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Christian Coalition Meeting Spotlights GOP Contenders

By Gene Randall/CNN

ATLANTA (Sep. 15) -- The meeting of the Christian Coalition in Atlanta over the past weekend proved a real draw for Republicans being discussed as possible presidential contenders in the year 2000.


In his address to the conference, Christian Coalition founder Pat Robertson told his followers that it was time to clean house at the top in Washington. "We are going to have a pro-family conservative sitting in the White House, so help us God," he declared.

Enter the first contestant: first-term Sen. John Ashcroft (R-Mo.), who has already been making a well-orchestrated run for the GOP spotlight. "Janet and I seek your prayers in the months ahead as we consider the pursuit of the nation's highest office," he said.

Solid on the coalition's agenda, particularly its anti-abortion rights stand, Ashcroft impressed a lot of people here. "His sincerity; he has a moral compass," were qualities one person pointed out.


Steve Forbes, at odds with Christian Coalition leaders during his run for the Republican nomination in 1996, did well in Atlanta, especially when his audience discerned a tightening stand on abortion.

"Properly argued, I believe this issue can inspire our nation, not divide our nation. Remember life begins at conception and ends at natural death," Forbes said during his speech.

"His apparent change on the abortion issue scored a lot of points with me," said one coalition member.


House Budget Committee Chairman John Kasich (R-Ohio) talked about economic issues and focused on families. "We need to rebuild the family, we need to strengthen the family and we need to help the children in this country," he said.

"He represents, I believe, the heart of America and he does it with total sincerity," one member said.

Last year's GOP vice presidential candidate, Jack Kemp, made a surprise visit, though a tenuous political relationship with Robertson dating back to the Michigan Republican caucuses in 1988 probably hurts Kemp with this group.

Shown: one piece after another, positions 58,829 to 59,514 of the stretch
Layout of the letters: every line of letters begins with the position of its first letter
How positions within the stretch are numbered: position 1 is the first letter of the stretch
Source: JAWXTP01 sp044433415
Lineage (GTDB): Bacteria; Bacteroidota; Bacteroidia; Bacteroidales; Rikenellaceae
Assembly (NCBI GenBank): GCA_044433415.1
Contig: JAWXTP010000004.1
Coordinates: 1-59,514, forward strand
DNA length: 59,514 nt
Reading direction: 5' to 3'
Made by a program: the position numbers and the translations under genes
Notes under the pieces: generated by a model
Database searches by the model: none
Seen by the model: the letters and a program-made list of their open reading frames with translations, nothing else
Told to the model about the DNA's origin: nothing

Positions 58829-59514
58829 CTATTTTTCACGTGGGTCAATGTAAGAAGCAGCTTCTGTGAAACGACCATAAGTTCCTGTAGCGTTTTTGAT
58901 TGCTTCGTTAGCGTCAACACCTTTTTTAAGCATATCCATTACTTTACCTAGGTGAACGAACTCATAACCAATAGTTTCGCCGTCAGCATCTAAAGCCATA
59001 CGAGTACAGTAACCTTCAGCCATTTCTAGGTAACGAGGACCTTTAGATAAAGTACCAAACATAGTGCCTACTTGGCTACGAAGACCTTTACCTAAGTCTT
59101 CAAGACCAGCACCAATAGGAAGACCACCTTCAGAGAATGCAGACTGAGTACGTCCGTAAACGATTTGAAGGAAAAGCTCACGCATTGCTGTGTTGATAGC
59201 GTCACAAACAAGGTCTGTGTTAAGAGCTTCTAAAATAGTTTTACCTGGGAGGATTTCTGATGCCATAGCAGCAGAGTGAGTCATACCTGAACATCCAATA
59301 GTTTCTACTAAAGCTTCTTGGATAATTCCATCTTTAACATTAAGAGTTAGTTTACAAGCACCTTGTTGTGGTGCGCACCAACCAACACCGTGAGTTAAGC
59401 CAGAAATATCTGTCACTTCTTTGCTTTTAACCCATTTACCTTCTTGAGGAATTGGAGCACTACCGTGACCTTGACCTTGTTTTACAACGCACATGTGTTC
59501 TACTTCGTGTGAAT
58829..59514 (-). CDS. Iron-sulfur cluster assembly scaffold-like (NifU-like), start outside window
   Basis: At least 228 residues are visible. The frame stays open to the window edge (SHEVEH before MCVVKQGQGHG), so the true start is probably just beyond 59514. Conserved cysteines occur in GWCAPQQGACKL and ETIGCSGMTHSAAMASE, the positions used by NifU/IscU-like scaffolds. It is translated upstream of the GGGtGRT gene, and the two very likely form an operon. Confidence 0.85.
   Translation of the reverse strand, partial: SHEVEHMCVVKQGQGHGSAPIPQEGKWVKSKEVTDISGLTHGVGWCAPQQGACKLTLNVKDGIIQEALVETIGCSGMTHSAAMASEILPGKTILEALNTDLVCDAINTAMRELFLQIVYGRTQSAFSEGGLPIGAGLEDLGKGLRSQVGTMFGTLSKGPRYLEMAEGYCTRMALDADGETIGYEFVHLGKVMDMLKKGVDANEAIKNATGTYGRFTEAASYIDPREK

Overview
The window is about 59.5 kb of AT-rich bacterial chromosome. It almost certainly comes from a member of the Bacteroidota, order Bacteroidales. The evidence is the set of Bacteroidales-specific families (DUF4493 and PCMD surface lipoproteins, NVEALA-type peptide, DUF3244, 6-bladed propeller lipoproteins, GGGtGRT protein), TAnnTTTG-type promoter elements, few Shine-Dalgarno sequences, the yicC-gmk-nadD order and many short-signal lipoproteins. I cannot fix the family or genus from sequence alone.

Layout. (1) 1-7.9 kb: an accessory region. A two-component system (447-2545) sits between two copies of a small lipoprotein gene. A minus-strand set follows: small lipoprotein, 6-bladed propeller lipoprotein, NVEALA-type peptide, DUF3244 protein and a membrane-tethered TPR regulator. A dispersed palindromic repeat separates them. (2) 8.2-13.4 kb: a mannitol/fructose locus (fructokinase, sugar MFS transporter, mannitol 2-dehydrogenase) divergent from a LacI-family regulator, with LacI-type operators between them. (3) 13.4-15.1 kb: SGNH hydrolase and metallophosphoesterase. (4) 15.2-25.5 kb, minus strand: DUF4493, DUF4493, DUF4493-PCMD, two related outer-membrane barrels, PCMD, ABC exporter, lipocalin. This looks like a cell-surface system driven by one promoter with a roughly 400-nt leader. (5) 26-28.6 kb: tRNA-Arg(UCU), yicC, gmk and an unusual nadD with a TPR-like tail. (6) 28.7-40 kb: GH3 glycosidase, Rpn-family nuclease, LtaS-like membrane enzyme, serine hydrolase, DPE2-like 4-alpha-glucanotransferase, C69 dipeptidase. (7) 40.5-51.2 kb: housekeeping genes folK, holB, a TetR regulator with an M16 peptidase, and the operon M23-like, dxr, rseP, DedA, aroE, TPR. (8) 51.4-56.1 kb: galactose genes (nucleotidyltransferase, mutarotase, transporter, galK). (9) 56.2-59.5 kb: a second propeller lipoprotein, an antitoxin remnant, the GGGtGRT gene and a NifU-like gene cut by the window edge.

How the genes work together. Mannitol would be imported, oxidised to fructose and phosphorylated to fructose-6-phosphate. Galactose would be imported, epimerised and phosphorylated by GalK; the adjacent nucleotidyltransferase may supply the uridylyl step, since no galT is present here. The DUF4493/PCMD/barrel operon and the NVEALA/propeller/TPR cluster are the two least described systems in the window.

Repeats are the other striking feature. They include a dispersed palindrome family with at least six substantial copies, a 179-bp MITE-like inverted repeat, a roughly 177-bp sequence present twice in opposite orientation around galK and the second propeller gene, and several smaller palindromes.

Lamar Alexander failed to address moral issues in his speech and got little reaction.


And as usual, Alan Keyes delivered the most fiery rhetoric, and got a good response; fuel, perhaps, for a perennial presidential candidate.

Removed from White House politics, what could qualify as the weekend's most intriguing approach to the issue of marriage came from South Carolina Gov. David Beasley. "Studies will show that monogamous married couples to be the most sexually satisfied people in America," he said. "Amen to that. And it doesn't take a study to know that one."

Longtime Christian Coalition Executive Director Ralph Reed bid a formal farewell in Atlanta. Now a political consultant, he figures to be in high demand among Republicans in the years ahead, including almost anyone with a serious aim at the White House.

In Other News:

Monday Sept. 15, 1997

Weld Quits Nomination Fight
Christian Coalition Meeting Spotlights GOP Contenders
Clinton: Crack Down On Medicare Fraud
IRS To Audit Paula Jones
Lawmakers Consider Giving Themselves A Raise
AllPolitics E-Wire

E-mail From Washington:
Jones' Settlement Talks Set For Tuesday

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